# Kirchhoff’s Circuit Laws

In one of my first circuits courses, the professor’s favorite words of advice were to “keep calm and remember KCL, KVL, and Ohm’s law.” With these three concepts, just about any electrical circuit can be analyzed and understood. Granted, things get a little more complicated when you add concepts like inductance and capacitance, but KCL, KVL, and Ohm’s law form the foundation of all circuit analysis. Brandon mentioned Ohm’s law in his blog post on how to choose a resistor for your design, so I will only be discussing KCL and KVL.

We’ll start with the simple question– what are they? KCL stands for Kirchhoff’s Current Law, and KVL stands for Kirchhoff’s Voltage Law. These two concepts are used to determine the current and voltage levels at relevant areas of interest within a circuit. They were first proposed by a German physicist, Gustav Kirchhoff, in 1845. Let’s talk about KCL first.

Specifically, KCL states that the sum of currents flowing into a given node is equivalent to the sum of currents flowing out of that node. Check out the picture below. A node with 4 currents flowing in/out. Image from Wikipedia.

In the picture you can see that there are four relevant currents: i1, i2, i3, i4. Reiterating KCL, the sum of currents flowing into a given node is equivalent to the sum of currents flowing out of that node. In the image above, i2 and i3 are flowing into the node while i1 and i4 are flowing out of the node. This produces the equation i2 + i3 = i1 + i4. This concept can be used to solve for unknown currents when analyzing an electrical circuit.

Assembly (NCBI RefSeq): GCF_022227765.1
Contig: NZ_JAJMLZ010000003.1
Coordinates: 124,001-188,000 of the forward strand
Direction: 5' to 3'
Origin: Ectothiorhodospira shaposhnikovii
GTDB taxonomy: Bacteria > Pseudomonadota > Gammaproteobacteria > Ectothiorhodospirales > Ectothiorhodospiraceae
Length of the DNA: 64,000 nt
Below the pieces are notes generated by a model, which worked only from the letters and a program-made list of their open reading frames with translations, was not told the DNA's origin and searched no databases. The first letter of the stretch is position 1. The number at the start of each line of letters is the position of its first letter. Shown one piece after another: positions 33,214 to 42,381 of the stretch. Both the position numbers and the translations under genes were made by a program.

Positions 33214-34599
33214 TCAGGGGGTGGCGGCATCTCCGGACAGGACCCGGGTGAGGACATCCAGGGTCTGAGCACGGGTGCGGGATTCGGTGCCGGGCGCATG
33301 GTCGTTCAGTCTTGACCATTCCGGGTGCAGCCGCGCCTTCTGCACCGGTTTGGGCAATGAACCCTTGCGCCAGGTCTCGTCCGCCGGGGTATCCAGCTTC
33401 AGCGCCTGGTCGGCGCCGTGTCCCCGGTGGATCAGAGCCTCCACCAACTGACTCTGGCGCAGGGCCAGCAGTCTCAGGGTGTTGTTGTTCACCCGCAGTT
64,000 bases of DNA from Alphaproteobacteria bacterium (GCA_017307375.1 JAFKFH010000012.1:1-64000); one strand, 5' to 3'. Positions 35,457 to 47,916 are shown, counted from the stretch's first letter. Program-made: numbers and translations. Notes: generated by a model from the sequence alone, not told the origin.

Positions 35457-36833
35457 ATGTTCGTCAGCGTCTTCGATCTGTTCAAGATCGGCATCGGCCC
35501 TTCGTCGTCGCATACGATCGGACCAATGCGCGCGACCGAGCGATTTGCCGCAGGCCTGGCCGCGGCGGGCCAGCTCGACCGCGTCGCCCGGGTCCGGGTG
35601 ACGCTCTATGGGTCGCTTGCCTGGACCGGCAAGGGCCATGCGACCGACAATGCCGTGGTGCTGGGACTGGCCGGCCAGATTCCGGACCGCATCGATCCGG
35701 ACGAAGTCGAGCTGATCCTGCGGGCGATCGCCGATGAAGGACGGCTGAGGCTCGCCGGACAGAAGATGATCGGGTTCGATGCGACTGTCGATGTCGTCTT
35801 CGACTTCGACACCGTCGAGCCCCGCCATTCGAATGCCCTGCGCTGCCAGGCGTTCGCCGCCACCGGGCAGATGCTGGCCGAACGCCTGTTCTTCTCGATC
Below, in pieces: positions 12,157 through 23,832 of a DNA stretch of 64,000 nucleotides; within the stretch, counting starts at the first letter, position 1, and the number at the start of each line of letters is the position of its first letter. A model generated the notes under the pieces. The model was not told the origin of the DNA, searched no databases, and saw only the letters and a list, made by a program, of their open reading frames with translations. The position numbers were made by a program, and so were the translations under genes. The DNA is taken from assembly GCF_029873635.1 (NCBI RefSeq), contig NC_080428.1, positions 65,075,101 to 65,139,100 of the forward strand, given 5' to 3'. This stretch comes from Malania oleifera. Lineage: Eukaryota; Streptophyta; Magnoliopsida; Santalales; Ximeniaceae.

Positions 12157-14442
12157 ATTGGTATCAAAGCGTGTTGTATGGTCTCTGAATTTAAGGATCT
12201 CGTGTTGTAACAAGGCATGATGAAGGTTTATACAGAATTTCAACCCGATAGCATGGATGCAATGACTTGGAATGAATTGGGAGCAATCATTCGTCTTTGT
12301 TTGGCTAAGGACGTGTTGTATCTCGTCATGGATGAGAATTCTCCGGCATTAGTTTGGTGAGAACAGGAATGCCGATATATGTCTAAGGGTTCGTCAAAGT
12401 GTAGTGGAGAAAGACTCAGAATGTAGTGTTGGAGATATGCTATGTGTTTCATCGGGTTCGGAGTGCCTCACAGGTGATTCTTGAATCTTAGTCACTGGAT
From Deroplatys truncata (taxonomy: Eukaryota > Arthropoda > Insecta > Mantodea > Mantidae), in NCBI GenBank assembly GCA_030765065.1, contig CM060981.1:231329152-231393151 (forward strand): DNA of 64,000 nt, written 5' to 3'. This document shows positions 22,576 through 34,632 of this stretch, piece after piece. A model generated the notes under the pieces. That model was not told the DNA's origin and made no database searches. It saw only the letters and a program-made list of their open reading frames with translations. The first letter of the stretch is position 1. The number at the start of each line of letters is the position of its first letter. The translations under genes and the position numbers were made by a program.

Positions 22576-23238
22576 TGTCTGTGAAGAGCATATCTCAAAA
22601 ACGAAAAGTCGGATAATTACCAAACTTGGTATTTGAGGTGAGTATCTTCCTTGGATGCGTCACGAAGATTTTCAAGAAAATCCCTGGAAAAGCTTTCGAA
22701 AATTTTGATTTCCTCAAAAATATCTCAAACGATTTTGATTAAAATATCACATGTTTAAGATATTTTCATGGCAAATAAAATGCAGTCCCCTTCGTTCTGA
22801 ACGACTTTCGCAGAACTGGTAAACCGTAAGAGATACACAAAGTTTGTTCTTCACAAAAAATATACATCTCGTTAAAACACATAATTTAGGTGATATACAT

Now on to KVL. KVL states the the sum of voltages around a closed loop equals zero. That being said, around the closed loop of a circuit, the sum of any “positive” voltages you encounter will equal the sum of any “negative” voltages you encounter. The figure below should help clarify this statement. An example showing KVL.

In the image above, note the positive and negative signs of each voltage and the direction of the arrow of our loop. Following the loop around the circuit, you would come across the positive voltages v1, v2, and v3 and the negative voltage v4. This yields the equation v1 + v2 + v3v4 = 0, or v1 + v2 + v3 = v4. This is reasonable because we would expect that the voltage around the entire circuit is equal to the voltage of the power supply v4. This concept is helpful in finding unknown voltages in an electrical circuit.

It should now be clear how KCL and KVL are important tools in the analysis of electrical circuits. For more specific examples on how these concepts are applied in the real world, check out the Digilent Learn site for KCL and KVL projects. #### About William Wadkins

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